Following the release of new data on paracetamol overdose-related hospitalisations, we’d like to know what you think about access to the medicine
Research published in the Medical Journal of Australia found a significant increase in such hospital admissions, which was associated with a rise in liver injury.
Paracetamol is the medicine most frequently involved in overdoses in Australia.
The University of Sydney’s Rose Cairns, who with colleagues undertook the study, said that it is time to reconsider how paracetamol is sold – including looking at restrictions on pack sizes.
The authors took particular note of modified release paracetamol, which has been banned in Europe due to “documented harms”.
The Advisory Committee on Medicines Scheduling recommended at its March meeting that paracetamol in modified release capsules containing 665 mg or less of paracetamol would move to S3 from 1 October 2019.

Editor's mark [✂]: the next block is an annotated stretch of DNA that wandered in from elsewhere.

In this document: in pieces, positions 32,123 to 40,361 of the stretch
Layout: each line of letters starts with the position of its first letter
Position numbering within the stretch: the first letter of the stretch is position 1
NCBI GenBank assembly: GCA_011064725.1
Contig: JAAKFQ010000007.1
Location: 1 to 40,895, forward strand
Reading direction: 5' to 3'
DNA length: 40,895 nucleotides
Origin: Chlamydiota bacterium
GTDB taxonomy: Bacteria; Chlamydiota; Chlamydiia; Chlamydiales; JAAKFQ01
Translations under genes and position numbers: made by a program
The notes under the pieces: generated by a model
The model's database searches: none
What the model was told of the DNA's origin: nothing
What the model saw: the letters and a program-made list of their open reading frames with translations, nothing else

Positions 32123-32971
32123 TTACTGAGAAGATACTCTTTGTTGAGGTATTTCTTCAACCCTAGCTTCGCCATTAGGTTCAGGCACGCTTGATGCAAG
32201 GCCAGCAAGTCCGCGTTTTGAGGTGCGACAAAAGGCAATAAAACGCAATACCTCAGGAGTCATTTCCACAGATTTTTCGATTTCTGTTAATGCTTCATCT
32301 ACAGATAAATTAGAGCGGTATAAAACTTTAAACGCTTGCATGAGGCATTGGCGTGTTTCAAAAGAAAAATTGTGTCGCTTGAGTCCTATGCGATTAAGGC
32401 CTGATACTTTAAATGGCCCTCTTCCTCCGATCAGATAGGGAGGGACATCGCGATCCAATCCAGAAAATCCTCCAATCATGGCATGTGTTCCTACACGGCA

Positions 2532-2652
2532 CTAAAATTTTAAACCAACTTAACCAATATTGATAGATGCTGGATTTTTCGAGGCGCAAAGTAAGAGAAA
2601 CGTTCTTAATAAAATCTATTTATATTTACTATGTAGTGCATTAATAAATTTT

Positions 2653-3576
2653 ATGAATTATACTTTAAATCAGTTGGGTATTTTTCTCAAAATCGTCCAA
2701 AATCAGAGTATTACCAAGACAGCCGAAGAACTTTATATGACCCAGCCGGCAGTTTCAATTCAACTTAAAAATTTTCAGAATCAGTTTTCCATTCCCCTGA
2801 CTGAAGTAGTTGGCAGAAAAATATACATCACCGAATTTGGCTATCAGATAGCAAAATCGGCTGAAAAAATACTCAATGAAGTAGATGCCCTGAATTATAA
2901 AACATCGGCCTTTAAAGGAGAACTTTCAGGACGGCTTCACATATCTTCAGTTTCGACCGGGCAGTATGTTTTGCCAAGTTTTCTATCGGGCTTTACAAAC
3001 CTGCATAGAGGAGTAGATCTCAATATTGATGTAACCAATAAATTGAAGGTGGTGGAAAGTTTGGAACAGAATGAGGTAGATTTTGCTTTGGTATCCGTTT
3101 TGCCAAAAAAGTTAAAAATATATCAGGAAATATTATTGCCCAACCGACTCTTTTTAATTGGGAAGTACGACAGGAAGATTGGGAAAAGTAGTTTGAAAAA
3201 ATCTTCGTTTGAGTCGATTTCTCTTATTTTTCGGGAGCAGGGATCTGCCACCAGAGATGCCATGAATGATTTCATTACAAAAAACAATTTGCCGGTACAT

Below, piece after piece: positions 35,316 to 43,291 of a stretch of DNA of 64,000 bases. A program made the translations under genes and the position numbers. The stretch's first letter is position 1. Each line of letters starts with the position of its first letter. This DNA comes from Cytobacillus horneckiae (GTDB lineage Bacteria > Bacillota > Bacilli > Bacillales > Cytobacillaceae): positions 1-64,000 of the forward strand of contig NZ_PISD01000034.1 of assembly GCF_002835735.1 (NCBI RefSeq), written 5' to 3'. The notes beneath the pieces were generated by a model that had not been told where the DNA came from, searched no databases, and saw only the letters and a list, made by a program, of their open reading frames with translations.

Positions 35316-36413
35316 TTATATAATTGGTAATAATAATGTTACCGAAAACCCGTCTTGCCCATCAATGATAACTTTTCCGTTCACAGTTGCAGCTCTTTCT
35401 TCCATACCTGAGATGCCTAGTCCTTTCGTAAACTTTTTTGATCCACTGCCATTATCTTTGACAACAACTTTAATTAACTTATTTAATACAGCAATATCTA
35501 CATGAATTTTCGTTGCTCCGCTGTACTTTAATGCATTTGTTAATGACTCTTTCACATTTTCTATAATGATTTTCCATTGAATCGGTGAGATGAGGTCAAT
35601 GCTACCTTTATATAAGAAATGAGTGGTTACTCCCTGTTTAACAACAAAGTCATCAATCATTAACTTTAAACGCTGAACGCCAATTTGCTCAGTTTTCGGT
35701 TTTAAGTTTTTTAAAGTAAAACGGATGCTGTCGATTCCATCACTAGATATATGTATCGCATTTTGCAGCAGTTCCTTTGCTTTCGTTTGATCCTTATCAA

Paracetamol would remain S4 in modified release tablets or capsules containing more that 665 mg paracetamol, or in non-modified release tablets or capsules containing more than 500 mg paracetamol.
“Due to its widespread use, paracetamol is likely to remain a common source of poisoning,” Ms Cairns wrote in The Conversation. “Our study shows it’s increasingly important we take measures to reduce harm from these events.
“Restricting pack sizes and restricting availability of modified release paracetamol are crucial first steps. We also need increased public awareness of how to use paracetamol safely.”
We’d like to know what you think – including about cold and flu preparations available from the grocery channel, which include paracetamol. And given recent calls to upschedule NSAIDs as well, we’ve added them in – let us know whether you believe these medicines should be restricted as well.